A piece of music has some intentionality, some purpose that is apparent to the listener, but only the listener, who is the object in this relationship just as mankind is in the Liturgy's outpouring of grace, can deduce how true it is. Some music is divinely uplifting and sends one's thoughts heavenward without much consideration of the arrangements and details of musical arrangement. Other pieces only simulate this effect by using stock methods and familiar themes from like works, but without any soul. Some pieces can brings about feelings of joy, youth, anger, rage, nerve, and distress. Others do not so much develop these emotions as much as they sentimentalize them, bring them to our minds for a passing moment without challenging us to confront them. This is insincere music.

Sincere musical intentionality can vary greatly not only within genres or composers, but within the works of the masters themselves. This writer, for one, has never cared much for Mozart's Coronation Mass, a bit of late Baroque chirping, a piece of music that very much wants to be listened to. The Gloria, several times, has the potential to continue with its current melody only to shudder with horns in dramatic pauses (et in terra pax! pax! pax HOMINIBUS!). His Requiem is much discussed, but here deservedly so. It is a rare orchestral Mass that actually works in a liturgical context, with balanced parts that successfully bring out the soul of their texts without overstepping them. The 20 minute long sequence does change frequently (Dies irae... confutatis maledictis.... Lacrimosa...) without throwing the whole thing off kilter; it is balanced and never oversteps its place in the Mass.

Talk of Mozart, Beethoven, the Mass, and a philsopher's idea of "intentionality" belong to high culture of another era and high culture now. These comments are just as unapplicable to Mick Jagger as they are to Irish drinking songs from two centuries ago or the mystery play songs that became our Christmas carols centuries before that. Yet, there is one place where "high culture" and regular people regularly cross: the Church's liturgy, where we will resume this series.

Saturday, December 1, 2018

Advent Office of the Dead

As usual for penitential season, I will be saying the Office of the Dead on the appointed days and welcome readers to do so, too. Please join your intentions by leaving a comment here with the names of your deceased friends, family, and loved ones.

Sunday, November 25, 2018


Yesterday I did something rare in this day and age: I received something meaningful from a friend in the mail. It was my annual copy of the St. Lawrence Press Ordo Recitandi Officii Divini Sacrique Peragendi. What would I, someone who reads a 19th century breviary, do with an Ordo that follows the 1939 Roman rite? Quite a bit, actually.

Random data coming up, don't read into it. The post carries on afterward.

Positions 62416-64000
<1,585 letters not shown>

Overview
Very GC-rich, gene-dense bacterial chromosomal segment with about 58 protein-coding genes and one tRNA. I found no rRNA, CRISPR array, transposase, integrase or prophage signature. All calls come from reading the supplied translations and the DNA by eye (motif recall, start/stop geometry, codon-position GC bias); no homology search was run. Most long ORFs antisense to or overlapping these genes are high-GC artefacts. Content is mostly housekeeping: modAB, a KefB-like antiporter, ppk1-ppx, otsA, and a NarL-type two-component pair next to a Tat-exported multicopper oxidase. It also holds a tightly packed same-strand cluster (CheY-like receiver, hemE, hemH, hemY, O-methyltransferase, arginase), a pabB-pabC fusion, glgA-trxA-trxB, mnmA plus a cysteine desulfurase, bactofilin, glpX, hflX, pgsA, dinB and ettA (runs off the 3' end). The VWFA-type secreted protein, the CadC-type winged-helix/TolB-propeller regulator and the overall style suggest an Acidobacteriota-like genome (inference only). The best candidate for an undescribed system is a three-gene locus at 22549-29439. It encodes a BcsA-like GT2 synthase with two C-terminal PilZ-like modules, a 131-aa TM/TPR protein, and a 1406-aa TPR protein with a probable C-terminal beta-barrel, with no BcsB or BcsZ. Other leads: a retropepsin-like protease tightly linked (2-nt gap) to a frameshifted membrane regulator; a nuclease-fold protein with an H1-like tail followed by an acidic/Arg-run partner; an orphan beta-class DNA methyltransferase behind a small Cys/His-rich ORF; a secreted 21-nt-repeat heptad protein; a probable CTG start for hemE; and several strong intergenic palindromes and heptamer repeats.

First and foremost, this book is indispensable, even if one follows the Tridentine or any pre-Divino Afflatu kalendar, whenever the ferial Office occurs. I am easily confused reading the epistle in my Greek rite parish on Sundays (where the number of weeks after Pentecost begins on Monday after Pentecost) and then glancing at my Pius IX Office, which numbers the weeks after Pentecost from the Sunday after Pentecost Saturday. If not for this book I would probably never have my head on straight enough to find the proper Magnificat antiphon for Saturday evenings, taken from a text corresponding to the Office rather than to the day of the week. 

Secondly, and similarly, this Ordo notes changes in the occurring Scripture for ferial Mattins, which is the same system in my breviary. This becomes more valuable, and tricky without a guide, in September and October, when the method of counting weeks differs between the traditional variations of the Roman rite and the 1962 rite, which counts September and October more in accord with modern secular time. In a like manner, this Ordo helps one track things like September Ember days and the treatment of vigils of Apostles, which are either on different days or non-existent in later editions of the Roman liturgy. 

Lastly, the SLP Ordo is invaluable for timing liturgical devotions and observances that often go unnoticed. During Lent and Advent the Office, and Mass, of the Dead are conventionally said on the first day of the week without a feast of nine lessons; the Ordo notes such days with an X in the margin. For those in Holy Orders, there are additional instructions for the Forty Hours, privileged votive Masses on certain days of the month, and even external solemnities.

So if you've been reciting the Tridentine Office and don't quite trust that website, or if you wish to follow something more recent and need an aid, buy a St. Lawrence Press Ordo!